Master of Social Work (MSW)
Lyle S. Hallman Faculty of Social Work
Previous research has demonstrated that, in schizophrenia, the two most salient psychosocial variables in the prediction of symptomatic outcome for the patient are Expressed Emotion and Family Burden. In an early study, Family Burden was found to be a better predictor of relapse than Expressed Emotion. Family Burden is a measure of patient behaviours, not symptoms, and the degree to which they bother the relative. In that study, Family Burden is measured by the Perceived Family Burden Scale, (PFBS). In the same study, using a sample of 38 male patients with schizophrenia, two variables were found to be significant predictors of the patients' level of psychotic symptoms at follow-up: (1) the patients' level of psychotic symptoms at Time 1 (a remitted phase of the patients' illness), and (2) the subjective component of the PFBS. The purpose of this sub-study was the further exploration of the PFBS and its relationship to the psychotic symptom status of patients. The aim of this sub-study was twofold: (1) to test whether individual items of the PFBS significantly predict outcome in a sub-sample of 34 male patients; (2) to test whether the total, average or extreme subjective scores of the PFBS significantly predict patients' psychotic symptom levels at follow-up. Findings of this sub-study suggest that although individual item scores of the PFBS are not predictive of patients' symptomatic status at follow-up, the extreme subjective scores of the PFBS, together with patients' psychotic symptom levels at Time 1, significantly predict the follow-up level of psychotic symptoms, accounting for 34% of the variance in the follow-up level of psychotic symptoms. These findings suggest that the extreme subjective evaluation of patient behaviours by parents may be clinically relevant in identifying families in which there is an increased risk of psychotic relapse for an adult child suffering from schizophrenia.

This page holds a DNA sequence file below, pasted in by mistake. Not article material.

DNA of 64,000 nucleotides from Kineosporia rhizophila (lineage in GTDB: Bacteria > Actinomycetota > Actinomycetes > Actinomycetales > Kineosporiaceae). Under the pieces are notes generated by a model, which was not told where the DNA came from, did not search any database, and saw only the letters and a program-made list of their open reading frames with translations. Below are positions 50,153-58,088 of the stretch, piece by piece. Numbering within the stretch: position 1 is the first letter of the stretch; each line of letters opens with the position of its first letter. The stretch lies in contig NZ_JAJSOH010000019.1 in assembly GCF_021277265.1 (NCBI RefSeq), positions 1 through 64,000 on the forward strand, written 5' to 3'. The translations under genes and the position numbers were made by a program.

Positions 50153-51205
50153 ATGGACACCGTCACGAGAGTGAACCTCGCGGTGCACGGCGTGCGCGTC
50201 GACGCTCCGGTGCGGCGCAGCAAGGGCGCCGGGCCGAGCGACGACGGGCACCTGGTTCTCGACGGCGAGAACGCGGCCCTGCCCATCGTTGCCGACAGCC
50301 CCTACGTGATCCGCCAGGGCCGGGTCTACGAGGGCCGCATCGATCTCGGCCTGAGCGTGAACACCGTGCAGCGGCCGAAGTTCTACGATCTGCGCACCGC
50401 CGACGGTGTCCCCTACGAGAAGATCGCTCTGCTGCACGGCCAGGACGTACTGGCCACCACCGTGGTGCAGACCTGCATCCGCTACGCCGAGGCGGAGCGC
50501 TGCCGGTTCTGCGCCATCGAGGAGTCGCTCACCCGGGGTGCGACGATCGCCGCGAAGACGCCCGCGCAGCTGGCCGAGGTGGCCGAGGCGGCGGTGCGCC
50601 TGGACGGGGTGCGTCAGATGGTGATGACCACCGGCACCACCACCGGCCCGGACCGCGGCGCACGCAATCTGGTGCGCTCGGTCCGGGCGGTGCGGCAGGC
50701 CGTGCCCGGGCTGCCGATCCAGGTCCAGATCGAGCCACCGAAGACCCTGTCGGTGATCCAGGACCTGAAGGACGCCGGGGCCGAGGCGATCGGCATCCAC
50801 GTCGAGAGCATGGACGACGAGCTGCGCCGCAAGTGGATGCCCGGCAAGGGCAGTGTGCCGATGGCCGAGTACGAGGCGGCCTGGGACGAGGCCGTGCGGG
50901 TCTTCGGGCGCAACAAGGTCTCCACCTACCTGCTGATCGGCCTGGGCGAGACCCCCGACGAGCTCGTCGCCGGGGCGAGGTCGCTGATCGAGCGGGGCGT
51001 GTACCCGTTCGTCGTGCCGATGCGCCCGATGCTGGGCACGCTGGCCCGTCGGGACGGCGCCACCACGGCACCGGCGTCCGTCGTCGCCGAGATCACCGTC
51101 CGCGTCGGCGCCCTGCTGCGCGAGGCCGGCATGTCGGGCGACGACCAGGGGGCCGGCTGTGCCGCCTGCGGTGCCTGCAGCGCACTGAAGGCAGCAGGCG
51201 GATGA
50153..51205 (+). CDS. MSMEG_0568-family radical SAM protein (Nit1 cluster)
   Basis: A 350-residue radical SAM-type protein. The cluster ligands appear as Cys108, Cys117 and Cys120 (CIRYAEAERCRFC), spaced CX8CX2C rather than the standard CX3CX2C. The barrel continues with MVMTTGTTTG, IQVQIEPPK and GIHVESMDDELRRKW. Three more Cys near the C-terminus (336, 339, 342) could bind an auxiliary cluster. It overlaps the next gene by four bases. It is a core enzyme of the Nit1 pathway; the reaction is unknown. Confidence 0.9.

Golob, Alison, "The relationship between family burden ratings and follow-up psychotic symptom levels in schizophrenia" (2004). Theses and Dissertations (Comprehensive). 169.